Business Valuation – It’s Not Just About The Numbers!
The value of a business is not based solely on the numbers. There are a raft of non-financial data that any serious buyer will be interested in. For the most part they will want to determine where there is risk. At Succession Plus we use a similar tool to the financial analysis to score various operational and other areas of the business. It will be these areas that ultimately affect the multiple you can achieve on sale. But these are also the areas that are largely in your control. Some can be improved relatively easily.
Questions a buyer will ask are:
- Do you have an up to date company profile and website?
- Is all of your intellectual property registered and up to date? For example, business name registrations, trademarks,
- Are your financial statements, payroll and tax returns in order?
- Are there monthly or quarterly management accounts?
- Do you have an annual budget for the current year?
- Are you conducting monthly management meetings, and do you have minutes of those meetings?
- Is your accounting system robust enough to allow you to run reports on top customers, top suppliers, debtors, creditors, KPIs?
- Are employee agreements in place for all your employees?
- Do you meet your obligations re employees — leave balances, pension contribution, award rates, payroll tax, workers compensation?
- Are all your vehicles registered, insured and lease payments up to date?
- Do you have the lease agreements for your premises?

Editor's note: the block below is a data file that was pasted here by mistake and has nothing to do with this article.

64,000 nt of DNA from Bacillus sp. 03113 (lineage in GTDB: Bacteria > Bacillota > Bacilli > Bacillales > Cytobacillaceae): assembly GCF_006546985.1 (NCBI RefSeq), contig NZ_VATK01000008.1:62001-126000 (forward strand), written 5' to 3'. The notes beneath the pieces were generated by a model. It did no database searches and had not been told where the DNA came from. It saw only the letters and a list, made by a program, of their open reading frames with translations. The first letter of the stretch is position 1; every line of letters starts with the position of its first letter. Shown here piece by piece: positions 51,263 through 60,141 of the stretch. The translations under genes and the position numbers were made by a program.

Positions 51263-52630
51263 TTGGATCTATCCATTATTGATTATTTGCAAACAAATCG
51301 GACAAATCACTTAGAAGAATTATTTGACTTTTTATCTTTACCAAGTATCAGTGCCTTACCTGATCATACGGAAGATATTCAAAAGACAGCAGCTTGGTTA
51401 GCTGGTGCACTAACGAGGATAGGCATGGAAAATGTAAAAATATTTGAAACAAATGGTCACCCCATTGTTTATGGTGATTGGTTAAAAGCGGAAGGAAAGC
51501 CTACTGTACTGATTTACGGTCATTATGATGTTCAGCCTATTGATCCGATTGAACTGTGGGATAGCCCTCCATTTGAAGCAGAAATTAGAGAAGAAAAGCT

- Are your company registration documents up to date? e.g. Articles of association, shareholder agreements etc.
- Have you documented key processes, job descriptions and procedures (such as a safety manual, induction manual) in your business?
- Do you have a board of directors or advisory board and do you communicate regularly?
- Has your IT system been reviewed lately to ensure it meets your needs?
- Do you have back-up facilities in place and a disaster recovery plan?
A prospective buyer will see the non-financial measures of your business as a reflection of how you manage your business — your attention to detail and compliance, your ability to plan and execute, how easily the business can operate without you, the quality of your staff, and whether they are locked into the business. They will also look not just at your financial performance, but how well you manage and use financial information.
Many small companies have no business plan and no succession plan, and they haven’t had the business benchmarked. So, they don’t really have a strong direction to determine the future value of the business. They also don’t have a clear remuneration strategy or an employee share plan, which does expose some risk of staff turnover despite some good HR practices.